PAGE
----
10 Tips For Going To Concerts With POTS

Up until recently I had given up going to concerts. It just seemed impossible with POTS. A lot of times we are required to give up activities we love for our condition. I think it is important to still have a life- to have things to live for and look forward to. So here are some tips to make concerts a bit easier in the hope concerts will not be added to the list of things we cannot do because of our illness.

1. Call Ahead

     The venue makes a large difference in whether I can attend a concert or not. I have had venues, such as Red Rocks in Colorado, make no effort to help accommodate me. In fact, they won’t even call me back about accommodations. Therefore, I recommend contacting someone at the venue prior to buying tickets. Some good questions to ask are:

  • Is it wheelchair friendly? (Although it is illegal some are not)
  • Are there places for wheelchairs where you can see?
  • Will they let you in early to get a seat where you can see?
  • Can you provide a seat for whoever goes to the concert with me? It will be basically impossible to communicate otherwise (and awkward).
  • Does the venue get extremely hot?

2. Wheelchairs Help

     Having an invisible illness basically guarantees people will not go out of their way to accommodate you. Using a wheelchair means that your illness becomes visible and it guarantees a spot to sit throughout the night.

3. Load Up On Salt & Water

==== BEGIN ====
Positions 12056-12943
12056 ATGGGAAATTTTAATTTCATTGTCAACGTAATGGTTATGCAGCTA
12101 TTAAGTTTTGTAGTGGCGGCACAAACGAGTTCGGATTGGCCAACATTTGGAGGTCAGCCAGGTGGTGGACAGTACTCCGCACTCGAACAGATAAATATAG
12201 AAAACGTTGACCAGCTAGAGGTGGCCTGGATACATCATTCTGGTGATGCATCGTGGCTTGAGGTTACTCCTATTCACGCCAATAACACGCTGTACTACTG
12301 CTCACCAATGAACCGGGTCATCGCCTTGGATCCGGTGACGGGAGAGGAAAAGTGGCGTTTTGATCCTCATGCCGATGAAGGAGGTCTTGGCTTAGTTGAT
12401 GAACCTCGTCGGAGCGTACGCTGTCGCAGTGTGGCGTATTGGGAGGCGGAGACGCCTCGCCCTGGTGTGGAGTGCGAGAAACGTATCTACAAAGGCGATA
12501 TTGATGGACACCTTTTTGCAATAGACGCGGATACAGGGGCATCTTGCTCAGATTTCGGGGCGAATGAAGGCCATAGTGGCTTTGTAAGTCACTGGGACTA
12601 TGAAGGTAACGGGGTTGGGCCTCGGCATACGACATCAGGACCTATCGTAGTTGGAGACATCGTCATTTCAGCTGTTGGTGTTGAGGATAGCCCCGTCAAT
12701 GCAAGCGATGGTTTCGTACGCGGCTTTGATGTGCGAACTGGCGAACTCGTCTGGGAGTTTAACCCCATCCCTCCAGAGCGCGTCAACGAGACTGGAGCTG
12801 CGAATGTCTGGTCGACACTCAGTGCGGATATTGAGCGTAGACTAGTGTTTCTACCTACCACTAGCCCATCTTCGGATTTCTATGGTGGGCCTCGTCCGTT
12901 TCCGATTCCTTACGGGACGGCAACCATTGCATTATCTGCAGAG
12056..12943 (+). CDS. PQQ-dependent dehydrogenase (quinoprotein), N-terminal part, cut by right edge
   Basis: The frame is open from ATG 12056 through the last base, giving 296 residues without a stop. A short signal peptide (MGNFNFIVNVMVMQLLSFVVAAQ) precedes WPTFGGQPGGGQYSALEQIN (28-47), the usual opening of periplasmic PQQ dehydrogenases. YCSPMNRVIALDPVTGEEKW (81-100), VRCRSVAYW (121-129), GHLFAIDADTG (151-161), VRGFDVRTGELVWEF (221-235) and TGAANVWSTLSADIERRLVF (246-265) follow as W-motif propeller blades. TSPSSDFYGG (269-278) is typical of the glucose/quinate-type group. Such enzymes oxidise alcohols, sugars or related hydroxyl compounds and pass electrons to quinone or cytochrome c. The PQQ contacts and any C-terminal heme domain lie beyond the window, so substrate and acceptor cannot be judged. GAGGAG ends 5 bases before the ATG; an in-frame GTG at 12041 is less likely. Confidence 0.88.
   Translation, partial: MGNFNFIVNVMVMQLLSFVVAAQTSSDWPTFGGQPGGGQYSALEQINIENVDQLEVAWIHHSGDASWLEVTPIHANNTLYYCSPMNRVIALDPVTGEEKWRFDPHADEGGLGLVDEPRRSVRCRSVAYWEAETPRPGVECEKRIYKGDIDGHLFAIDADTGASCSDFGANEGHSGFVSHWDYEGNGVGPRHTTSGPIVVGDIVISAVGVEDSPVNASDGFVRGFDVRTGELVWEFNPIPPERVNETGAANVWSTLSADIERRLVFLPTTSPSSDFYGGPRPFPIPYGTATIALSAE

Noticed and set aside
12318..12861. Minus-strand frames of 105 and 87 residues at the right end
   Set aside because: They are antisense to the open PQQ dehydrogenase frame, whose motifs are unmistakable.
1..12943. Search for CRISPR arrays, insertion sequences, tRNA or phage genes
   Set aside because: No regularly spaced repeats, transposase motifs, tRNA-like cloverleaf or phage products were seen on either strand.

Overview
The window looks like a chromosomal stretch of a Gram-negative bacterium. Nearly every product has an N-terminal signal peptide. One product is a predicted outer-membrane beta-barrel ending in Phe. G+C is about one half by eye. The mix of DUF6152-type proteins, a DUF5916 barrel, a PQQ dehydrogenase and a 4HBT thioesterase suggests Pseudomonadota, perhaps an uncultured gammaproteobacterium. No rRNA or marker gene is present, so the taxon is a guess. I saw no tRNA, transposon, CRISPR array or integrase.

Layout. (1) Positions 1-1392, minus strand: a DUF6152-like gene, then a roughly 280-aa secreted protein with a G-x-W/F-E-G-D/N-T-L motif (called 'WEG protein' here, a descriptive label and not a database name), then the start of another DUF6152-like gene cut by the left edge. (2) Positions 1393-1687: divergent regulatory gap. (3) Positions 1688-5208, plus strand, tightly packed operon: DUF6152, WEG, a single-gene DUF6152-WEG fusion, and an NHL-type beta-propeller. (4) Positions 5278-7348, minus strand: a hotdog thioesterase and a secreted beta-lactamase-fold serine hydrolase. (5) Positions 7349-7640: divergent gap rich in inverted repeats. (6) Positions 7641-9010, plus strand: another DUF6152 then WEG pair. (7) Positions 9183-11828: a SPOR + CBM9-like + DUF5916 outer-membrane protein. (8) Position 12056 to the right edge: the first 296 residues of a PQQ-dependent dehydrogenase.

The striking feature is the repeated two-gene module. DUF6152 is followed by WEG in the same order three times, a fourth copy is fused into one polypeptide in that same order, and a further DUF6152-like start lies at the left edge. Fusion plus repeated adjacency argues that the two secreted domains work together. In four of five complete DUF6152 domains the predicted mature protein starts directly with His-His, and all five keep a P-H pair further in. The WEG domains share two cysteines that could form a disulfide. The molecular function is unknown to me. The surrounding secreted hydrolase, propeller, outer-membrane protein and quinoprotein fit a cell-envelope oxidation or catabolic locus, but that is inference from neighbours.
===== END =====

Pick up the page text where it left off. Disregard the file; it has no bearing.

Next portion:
I drink water and load up on salt even more than usual before events that cost a lot of spoons. Talk to your doctor about safe amounts of either.

4. Frequent Breaks If You Get Overstimulated

     A lot of sound and noise can lead to me feeling overstimulated and foggy. Taking frequent breaks to step outside for fresh air or to the bathroom keeps the overstimulation from bothering me as much.

5. Bring Earplugs

     Some shows are extremely loud and can set off headaches or overstimulation. Having earplugs in case you need them is a good idea.

6. Wear layers

     If you have heat or cold intolerance wearing light layers keeps you from having as many problems with temperature. Commonly, these venues get very warm with body heat so the lighter the layers the better.

7. Small Shows And Venues Are Better

     Small shows and venues tend to be less warm, less loud, and altogether easier to navigate. If you aren’t too picky about what concert you want to see I would definitely recommend finding a smaller show.

8. Wear Compression

     Wearing compression helps me a lot during any event that takes a lot of effort. I find that both tights and abdominal binders are worth the extra heat because they keep the blood pooling at bay.

9. Don’t Go If You Have Something The Next Day

     Even with all of these changes going to a concert will likely wipe you out and cost a lot of spoons. I try to only attend if I do not have somewhere important to be or do the next few days.

10. Don’t Feel Bad About Asking For Accommodations

     Sometimes I find it difficult to ask for help or feel like I am putting people out. It helps to remember that having a chronic illness isn’t your fault and you deserve to live your life as much as everyone else. Making accommodations is their job and doesn’t take much effort from the staff at the venue. In fact, I have heard that it is one of the easier parts of their job (do you know how many people throw up of concerts?).

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